Searching For A Ministry Job Without Losing Your Mind
By: Vanderbloemen March 6, 2012
We’ve all heard it said that when you’re looking for a job, that process should be your job. Even if you’re currently unemployed, spending forty hours a week looking for that perfect ministry position probably isn’t the best use of your time.
Taking the time to focus on quality, not quantity is likely to produce a more valuable result, saving you even more time in the long run. What are some steps you can take to focus on building your path in ministry?
15 Minutes - Pray. When you’re starting to sense a leading in a new direction, it’s easy to get caught up in the logistics of it. Setting aside time each day before you begin making phone calls or sending emails helps give you the foundation you need as you go about your search
15 minutes - Organize. Spend the first few minutes of your time organizing. Making to-do lists, noting who you need to contact and follow up with will give you a road map for your day. Keeping these lists running from day to day will help you see you’re making progress even when it seems like you might be spinning your wheels. If you prefer something electronic over pen and paper, check out the various apps for tablets and phones, or use a spreadsheet.
15 minutes - Define Your Ideal. During the next few minutes, take some time to research other organizations or people who are in the position or ministry you’d lik to be in. Familiarize yourself with the game-changers and leaders. What books are they reading? What blogs are important? Immersing yourself further into the culture where you’d like to end up is a great way to have a reference point on your search and connect with a likeminded community.
15 minutes – Find Personal Connections. You’ve organized, you’ve researched; now it’s time to make deeper connections. It’s likely you’re going to have to introduce who you are and what you want to some new people, and the best way to do this is through a personal connection. You may have to utilize contacts you already know, or search through Linkedin, or by simply calling churches and asking for information. The key here is to stay personal and not start by pitching your interest in working for them. At this level, it’s simply a relational connection.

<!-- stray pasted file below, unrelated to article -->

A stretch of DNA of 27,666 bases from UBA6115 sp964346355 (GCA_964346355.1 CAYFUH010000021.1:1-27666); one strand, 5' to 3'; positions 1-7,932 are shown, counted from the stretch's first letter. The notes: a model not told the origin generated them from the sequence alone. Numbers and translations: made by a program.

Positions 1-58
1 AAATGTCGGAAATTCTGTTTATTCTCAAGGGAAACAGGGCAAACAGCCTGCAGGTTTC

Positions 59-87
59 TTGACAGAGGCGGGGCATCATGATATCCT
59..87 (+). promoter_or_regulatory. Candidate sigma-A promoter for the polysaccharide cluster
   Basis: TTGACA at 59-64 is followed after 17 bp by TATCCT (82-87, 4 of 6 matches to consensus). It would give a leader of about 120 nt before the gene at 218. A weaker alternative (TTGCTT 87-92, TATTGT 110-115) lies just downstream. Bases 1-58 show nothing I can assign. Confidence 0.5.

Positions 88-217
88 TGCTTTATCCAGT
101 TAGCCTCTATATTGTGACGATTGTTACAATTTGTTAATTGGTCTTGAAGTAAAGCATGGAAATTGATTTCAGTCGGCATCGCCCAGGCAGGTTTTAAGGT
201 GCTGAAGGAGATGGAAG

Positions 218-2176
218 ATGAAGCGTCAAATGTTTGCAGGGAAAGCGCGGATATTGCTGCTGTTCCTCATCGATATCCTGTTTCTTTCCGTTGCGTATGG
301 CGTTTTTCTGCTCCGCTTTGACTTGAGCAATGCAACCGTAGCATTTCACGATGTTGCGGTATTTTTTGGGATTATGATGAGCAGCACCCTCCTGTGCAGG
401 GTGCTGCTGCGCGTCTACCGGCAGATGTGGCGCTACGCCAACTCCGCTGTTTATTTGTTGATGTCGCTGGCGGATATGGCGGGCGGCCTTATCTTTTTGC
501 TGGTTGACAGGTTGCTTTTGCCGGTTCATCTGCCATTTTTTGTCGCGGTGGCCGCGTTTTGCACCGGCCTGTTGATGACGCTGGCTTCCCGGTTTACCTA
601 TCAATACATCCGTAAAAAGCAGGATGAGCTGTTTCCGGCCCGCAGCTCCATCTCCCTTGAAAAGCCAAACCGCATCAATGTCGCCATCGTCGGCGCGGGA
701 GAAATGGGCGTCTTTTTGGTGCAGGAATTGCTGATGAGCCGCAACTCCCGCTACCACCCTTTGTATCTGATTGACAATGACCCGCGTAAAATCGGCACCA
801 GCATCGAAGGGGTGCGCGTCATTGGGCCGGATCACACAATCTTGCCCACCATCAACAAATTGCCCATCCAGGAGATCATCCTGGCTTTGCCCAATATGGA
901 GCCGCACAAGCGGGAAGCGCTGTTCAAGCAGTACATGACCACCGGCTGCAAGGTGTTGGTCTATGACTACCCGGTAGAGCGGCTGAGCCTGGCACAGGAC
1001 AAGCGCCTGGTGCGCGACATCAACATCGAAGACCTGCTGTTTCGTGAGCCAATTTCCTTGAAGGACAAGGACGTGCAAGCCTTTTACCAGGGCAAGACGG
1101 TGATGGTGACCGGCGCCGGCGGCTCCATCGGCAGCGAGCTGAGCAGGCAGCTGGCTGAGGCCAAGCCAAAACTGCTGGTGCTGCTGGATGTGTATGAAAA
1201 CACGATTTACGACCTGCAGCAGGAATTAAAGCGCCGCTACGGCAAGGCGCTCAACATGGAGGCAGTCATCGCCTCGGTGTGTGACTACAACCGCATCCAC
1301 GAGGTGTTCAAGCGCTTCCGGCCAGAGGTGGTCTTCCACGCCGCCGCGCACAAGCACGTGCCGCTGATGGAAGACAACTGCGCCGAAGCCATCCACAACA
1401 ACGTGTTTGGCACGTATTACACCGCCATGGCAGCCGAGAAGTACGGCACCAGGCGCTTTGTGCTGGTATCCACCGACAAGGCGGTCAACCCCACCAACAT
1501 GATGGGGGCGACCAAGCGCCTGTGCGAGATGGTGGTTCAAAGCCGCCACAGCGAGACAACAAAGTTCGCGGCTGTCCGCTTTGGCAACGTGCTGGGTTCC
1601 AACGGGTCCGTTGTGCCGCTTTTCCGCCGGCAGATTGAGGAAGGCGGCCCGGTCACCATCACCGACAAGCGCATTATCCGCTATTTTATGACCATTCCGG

10 minutes – Social Networking. It’s easy to spend a little too much time Tweeting and using Facebook. However, try setting aside ten minutes or so of the time you spend on these sites and use that time specifically for ministry/job purposes. Reply to people you’d like to get to know or share what you’re learning on your search. Ask people for help! By letting people know you’re available, you never know how far that information may reach.
20 minutes – Connect. Once you’ve established a relationship with someone or you’ve been introduced to a hiring manager, start sending those messages with your resume. Be specific but open-minded in how your gifts can truly benefit a ministry. A tip: Don’t send these messages late at night. If that’s when you’ve worked on them, save them as drafts and send them first thing in the morning so they’re certain to be noticed. Keep track of what you’ve sent who and when and place reminders on your calendar to follow up after a few days if you haven’t heard anything back.
10 minutes – Scheduling. Ask if you can meet decision-makers over coffee or for breakfast, letting them know you’re not looking for a significant time commitment - just a brief face-to-face meeting. If they aren’t local, send an email or talk to their secretary to schedule a phone call.
15 Minutes – Follow Up. You’ve made it through your to-do list for today, and it’s time to spend some intentional energy on following up on contacts and connections you’ve made in the past. Don’t be discouraged if you haven’t heard from someone yet. Often, people need a little nudge as a reminder to get in touch with you. Be specific and flexible with each reply, not to make the person on the receiving end feel obligated or under pressure for not following up with you.
5 Minutes – Accountability. The best-laid plans do often go astray, no matter how hard we try to keep them. Have someone, a friend or family member, check in on a consistent basis to see how you’re doing, spiritually and functionally on your ministry search. They can also be a huge source of encouragement in those moments that seem bleak.
Total Time: 2 hours. That doesn’t seem so overwhelming, now, does it?